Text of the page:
Standard 5 (accuracy) – reporter’s description of the Treaty as “the nation’s founding document” was not a material statement of fact to which the accuracy standard applied – description would not have misled viewers about the status of the Treaty – item not inaccurate or misleading – not upheld
This headnote does not form part of the decision.
 A One News item broadcast on Waitangi Day, 6 February 2013, covered the Prime Minister’s visit to, and reception at, Waitangi that day. It was introduced by a reporter in a live cross, as follows:
Kia ora from the Treaty grounds at Waitangi, where the nation’s founding document was first signed 173 years ago. Our national day has also been celebrated right across the country and we’ll look at how New Zealanders enjoy their day off.
 Robin Grieve made a formal complaint to Television New Zealand Ltd, the broadcaster, alleging that it was inaccurate to describe the Treaty of Waitangi as “the nation’s founding document”.
 The issue is whether the broadcast breached the accuracy standard (Standard 5) as set out in the Free-to-Air Television Code of Broadcasting Practice.
 The members of the Authority have viewed a recording of the broadcast complained about and have read the correspondence listed in the Appendix.
 The accuracy standard (Standard 5) states that broadcasters should make reasonable efforts to ensure that news, current affairs and factual programming is accurate in relation to all material points of fact, and does not mislead. The objective of this standard is to protect audiences from receiving misinformation and thereby being misled.1
 Mr Grieve argued that, by describing the Treaty as “the nation’s founding document”, the news item elevated its importance and misled viewers to believe the Treaty was universally accepted as the official founding document of New Zealand, when in fact its status was highly contentious.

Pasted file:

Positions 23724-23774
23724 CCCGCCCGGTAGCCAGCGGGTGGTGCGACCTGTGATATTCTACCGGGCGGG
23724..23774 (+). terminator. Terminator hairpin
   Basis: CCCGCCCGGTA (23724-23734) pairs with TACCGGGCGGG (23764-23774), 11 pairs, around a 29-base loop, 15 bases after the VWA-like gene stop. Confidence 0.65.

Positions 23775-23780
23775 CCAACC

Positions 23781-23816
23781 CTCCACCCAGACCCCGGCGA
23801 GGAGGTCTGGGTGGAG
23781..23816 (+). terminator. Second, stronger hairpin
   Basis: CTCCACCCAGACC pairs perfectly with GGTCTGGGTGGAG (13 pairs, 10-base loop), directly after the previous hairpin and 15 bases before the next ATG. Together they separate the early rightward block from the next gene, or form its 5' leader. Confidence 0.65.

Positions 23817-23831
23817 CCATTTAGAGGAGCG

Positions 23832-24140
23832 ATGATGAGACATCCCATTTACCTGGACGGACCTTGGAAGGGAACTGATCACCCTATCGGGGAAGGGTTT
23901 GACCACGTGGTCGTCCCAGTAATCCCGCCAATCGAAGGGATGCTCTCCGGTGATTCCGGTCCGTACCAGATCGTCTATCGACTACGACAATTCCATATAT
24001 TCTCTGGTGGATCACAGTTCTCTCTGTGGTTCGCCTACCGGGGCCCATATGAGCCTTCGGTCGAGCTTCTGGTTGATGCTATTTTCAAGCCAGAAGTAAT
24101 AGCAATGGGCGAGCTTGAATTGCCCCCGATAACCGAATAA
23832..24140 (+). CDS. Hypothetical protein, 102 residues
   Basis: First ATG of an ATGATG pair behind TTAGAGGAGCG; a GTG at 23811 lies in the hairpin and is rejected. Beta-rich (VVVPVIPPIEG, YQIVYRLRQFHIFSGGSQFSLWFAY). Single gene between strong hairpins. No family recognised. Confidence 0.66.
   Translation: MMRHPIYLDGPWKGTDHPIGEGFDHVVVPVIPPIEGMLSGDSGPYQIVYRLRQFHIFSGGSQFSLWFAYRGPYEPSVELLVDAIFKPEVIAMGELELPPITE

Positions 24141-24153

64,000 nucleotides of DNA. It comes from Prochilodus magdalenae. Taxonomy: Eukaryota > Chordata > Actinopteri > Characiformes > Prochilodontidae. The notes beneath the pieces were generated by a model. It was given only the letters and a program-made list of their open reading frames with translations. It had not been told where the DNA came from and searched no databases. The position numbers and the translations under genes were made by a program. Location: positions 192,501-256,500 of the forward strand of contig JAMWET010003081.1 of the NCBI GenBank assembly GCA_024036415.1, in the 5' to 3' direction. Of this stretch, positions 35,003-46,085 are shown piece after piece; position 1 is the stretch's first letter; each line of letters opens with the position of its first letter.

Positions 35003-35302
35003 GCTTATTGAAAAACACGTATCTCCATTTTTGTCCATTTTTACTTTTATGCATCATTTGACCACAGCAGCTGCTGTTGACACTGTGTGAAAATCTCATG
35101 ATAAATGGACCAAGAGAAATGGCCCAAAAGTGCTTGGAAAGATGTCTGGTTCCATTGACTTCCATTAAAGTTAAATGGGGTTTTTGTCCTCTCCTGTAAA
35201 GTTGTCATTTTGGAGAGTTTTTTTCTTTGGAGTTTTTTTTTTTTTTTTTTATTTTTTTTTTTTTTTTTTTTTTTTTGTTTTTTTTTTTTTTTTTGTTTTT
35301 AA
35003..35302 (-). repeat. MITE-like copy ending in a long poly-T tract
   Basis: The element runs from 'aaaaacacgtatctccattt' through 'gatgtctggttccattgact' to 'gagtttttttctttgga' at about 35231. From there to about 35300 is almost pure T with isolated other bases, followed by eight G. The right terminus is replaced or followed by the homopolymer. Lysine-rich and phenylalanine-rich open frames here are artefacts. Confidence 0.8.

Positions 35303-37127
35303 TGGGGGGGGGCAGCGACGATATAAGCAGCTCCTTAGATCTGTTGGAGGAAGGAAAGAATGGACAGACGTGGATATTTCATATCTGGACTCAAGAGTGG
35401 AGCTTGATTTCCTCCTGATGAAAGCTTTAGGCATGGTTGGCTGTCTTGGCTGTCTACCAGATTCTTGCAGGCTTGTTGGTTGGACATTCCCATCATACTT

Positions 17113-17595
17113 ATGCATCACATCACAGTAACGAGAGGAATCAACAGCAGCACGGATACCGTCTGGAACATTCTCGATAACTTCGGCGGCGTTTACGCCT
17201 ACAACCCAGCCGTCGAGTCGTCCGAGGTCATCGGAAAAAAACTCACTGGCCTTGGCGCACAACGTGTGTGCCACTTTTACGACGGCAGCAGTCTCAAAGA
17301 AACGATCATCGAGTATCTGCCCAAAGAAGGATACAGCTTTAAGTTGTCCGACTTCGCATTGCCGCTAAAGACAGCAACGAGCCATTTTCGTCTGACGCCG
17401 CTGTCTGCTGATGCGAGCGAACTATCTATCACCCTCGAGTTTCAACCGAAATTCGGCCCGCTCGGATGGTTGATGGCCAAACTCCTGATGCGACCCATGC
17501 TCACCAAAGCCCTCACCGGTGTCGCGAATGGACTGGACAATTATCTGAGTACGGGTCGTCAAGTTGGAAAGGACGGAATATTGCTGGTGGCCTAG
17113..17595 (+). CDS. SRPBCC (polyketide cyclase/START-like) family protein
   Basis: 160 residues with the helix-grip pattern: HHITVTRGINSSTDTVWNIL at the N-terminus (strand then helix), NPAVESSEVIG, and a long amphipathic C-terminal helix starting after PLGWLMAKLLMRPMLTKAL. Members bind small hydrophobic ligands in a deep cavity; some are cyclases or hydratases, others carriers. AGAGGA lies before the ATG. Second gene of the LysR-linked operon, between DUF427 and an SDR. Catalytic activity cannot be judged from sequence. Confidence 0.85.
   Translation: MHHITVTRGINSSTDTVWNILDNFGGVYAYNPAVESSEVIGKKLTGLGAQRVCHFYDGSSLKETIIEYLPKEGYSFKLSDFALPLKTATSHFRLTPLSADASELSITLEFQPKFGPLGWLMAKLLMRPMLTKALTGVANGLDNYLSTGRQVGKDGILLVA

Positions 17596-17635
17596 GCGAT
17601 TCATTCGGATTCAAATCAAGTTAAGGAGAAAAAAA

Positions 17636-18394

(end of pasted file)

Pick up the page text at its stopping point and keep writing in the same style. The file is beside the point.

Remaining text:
While acknowledging that different views of the Treaty have caused significant ongoing debate, TVNZ stood by the accuracy of the reporter’s statement, saying the Treaty was widely accepted and thought of as New Zealand’s founding document. It referred to New Zealand History Online, produced by the History Group of the Ministry for Culture and Heritage, which uses this description.2
 The reporter’s description of the Treaty as “the nation’s founding document” was not material in the context of the relatively brief news report, which focused on the events at Waitangi that day, and specifically, the Prime Minister’s attendance at the Waitangi Day commemorations, which have often been the focus of protest by Māori activists. The item did not purport to be a debate about the legal status of the Treaty, and the reporter’s comment was made in passing, without emphasis or discussion, so it would not have misled viewers about the place of the Treaty in New Zealand society.
 Accordingly, we decline to uphold the complaint.
For the above reasons the Authority declines to uphold the complaint.
Signed for and on behalf of the Authority
25 July 2013
The correspondence listed below was received and considered by the Authority when it determined this complaint:
1 Robin Grieve’s formal complaint – 8 February 2013
2 TVNZ’s response to the complaint – 7 March 2013
3 Mr Grieve’s referral to the Authority – 8 April 2013
4 TVNZ’s response to the Authority – 23 May 2013